by becky dietrich     Submitted by Joan Bittner Fry

This article appeared in the December 5, 1975 edition of The Record Herald.

Why do people drink beer in a place called “Chocolate Park?” Because there was once a man named Jansen, from Germany, who made delicious chocolates in his home to sell. An investor from out of town was impressed with the quality of the candy and built the factory for quantity production. Blue Mountain Candy was well known to the many people who summered in this resort area.

Next to the candy company a small concession and park, complete with swimming pool, opened up sometime in the late 20s or early 30s. There, the soldiers at Camp Albert C. Ritchie would have sandwiches and milk shakes during summer encampment breaks. Now for those of you too young to recall, don’t snicker at the thought of soldiers drinking milk shakes. The only other thing to drink came from the moonshiner, Old Man Poole (remember Prohibition?) up on the reservoir road who, no doubt did a booming business.

It wasn’t until 1933 that 3.2 beer was sold legally and then the former Chocolate Park concession stand became a popular “R & R” spot. Sometime in the late 30s the chocolate company, which by this time had gone out of business and converted to a textile company, burned to the ground. Very shortly thereafter the present Chocolate Park was built on the concession spot. Various owners tried to change the name and call it the “Three J’s” or the “Knotty Pine Inn,” but the original name stuck. Its much-frequented bar gave hearty competition to “The Red Hen” up in Pen Mar and “The Blue Goose” on McAfee Hill (which was then the Germantown Road).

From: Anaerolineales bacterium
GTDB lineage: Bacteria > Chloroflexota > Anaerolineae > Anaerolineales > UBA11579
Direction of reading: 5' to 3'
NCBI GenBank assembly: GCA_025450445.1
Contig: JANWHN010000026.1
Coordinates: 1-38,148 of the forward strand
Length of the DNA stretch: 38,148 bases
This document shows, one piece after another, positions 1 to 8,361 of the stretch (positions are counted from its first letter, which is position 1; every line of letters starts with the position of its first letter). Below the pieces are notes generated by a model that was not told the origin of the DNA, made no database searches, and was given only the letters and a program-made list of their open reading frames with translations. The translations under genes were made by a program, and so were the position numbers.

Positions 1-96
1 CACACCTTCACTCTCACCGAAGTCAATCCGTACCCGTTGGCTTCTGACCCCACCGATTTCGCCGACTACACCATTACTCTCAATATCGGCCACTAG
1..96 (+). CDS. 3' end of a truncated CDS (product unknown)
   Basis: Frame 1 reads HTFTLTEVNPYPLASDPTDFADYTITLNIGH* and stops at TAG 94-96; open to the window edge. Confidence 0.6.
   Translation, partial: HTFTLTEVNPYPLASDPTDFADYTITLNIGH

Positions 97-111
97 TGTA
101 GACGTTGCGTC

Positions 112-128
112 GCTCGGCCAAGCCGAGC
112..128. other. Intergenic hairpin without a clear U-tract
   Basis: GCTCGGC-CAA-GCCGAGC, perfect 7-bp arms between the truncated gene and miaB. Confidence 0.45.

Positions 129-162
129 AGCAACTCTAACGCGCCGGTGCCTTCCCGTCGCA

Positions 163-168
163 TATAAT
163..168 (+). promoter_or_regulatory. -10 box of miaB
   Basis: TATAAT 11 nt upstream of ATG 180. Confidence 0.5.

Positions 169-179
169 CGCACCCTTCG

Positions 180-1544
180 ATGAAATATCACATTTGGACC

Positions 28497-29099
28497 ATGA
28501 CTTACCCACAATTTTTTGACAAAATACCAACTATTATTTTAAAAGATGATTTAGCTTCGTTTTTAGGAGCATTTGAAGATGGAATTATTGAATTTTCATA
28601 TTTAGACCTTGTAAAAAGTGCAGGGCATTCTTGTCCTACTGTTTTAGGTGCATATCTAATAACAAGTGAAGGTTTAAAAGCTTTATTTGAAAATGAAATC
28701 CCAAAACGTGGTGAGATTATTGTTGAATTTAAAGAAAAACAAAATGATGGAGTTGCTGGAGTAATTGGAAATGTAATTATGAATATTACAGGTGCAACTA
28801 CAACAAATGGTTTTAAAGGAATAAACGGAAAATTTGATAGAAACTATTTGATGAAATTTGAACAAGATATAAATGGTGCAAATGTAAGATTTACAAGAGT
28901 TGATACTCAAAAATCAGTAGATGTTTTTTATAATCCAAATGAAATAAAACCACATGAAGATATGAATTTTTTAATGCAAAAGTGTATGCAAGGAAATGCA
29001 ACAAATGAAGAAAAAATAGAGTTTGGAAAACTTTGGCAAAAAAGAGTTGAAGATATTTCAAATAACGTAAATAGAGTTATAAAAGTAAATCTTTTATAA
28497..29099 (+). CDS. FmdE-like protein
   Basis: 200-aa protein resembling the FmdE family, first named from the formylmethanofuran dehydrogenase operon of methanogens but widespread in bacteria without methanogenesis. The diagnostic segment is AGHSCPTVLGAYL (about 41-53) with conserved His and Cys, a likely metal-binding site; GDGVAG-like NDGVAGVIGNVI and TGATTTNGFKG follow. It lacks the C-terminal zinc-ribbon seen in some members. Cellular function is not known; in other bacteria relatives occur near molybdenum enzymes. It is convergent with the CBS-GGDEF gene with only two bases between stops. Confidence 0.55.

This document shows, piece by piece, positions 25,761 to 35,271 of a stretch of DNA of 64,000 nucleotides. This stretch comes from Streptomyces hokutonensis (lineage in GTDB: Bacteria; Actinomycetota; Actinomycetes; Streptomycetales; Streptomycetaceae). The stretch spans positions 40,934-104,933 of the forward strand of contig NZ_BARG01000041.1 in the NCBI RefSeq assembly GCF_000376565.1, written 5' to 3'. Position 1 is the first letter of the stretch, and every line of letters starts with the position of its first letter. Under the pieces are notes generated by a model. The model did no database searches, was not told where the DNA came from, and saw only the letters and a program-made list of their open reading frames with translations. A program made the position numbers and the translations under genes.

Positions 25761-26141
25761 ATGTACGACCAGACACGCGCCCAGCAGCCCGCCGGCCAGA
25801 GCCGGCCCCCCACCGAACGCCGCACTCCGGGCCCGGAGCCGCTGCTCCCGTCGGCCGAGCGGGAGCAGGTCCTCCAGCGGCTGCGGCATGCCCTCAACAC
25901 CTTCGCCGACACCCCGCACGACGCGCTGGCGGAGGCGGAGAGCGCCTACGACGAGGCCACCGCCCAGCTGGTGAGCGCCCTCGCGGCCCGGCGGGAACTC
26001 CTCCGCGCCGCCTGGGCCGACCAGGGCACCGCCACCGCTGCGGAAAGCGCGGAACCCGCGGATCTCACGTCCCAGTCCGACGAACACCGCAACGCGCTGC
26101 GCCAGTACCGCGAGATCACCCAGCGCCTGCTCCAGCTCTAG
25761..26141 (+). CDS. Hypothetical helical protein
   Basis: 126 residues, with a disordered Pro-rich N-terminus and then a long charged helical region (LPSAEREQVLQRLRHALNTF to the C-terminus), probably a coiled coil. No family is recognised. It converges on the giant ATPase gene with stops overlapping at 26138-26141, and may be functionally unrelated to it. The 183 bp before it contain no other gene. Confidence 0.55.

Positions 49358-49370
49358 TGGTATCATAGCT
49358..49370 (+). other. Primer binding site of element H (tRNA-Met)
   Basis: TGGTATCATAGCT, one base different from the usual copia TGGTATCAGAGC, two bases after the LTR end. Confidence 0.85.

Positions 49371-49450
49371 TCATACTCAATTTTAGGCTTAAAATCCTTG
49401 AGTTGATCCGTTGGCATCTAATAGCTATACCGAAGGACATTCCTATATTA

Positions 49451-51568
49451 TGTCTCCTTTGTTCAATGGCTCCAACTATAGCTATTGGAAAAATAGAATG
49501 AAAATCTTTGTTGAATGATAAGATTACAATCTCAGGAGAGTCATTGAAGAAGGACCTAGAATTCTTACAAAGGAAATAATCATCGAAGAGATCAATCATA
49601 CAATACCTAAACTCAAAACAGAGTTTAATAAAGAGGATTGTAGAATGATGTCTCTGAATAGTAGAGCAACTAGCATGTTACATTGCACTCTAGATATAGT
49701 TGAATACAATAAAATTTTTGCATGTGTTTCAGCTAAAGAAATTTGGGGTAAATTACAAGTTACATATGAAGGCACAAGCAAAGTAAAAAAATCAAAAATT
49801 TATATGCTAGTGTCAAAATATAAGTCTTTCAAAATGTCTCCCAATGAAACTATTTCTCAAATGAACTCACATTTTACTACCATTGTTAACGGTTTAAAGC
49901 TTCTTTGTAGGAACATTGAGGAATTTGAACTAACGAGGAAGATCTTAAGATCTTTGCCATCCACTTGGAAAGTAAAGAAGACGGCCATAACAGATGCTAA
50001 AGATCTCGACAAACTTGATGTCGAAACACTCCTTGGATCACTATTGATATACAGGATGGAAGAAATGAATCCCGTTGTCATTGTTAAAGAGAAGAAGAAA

During the war a captain at Post Headquarters was finally alerted to a mass deception that had worked for weeks. Every time he sought a certain sergeant or corporal he was told “Sorry, sir, he’s just gone to the CP (Command Post).” One day during duty hours when Chocolate Park’s bar was well lined with beer and men, the captain’s jeep pulled quickly behind the building – and there was a mad dash for the exit. Too late! To the amazement of all conspirators the captain walked in, ordered a beer and said. “So this is the new CP.”

A hush prevailed until he’d finished his beer, gone to the door, and turned to say, “Gentlemen, finish your drinks and report to my office!” A disquieted group soon reported in to hear the ultimatum “In the future there had better be only ONE CP! Dismissed!”

My mother, Helen Miller, was working at Blue Mountain Chocolate Company in 1931, the year she and my father, Harold Bittner, were married. J. Fry.

Share →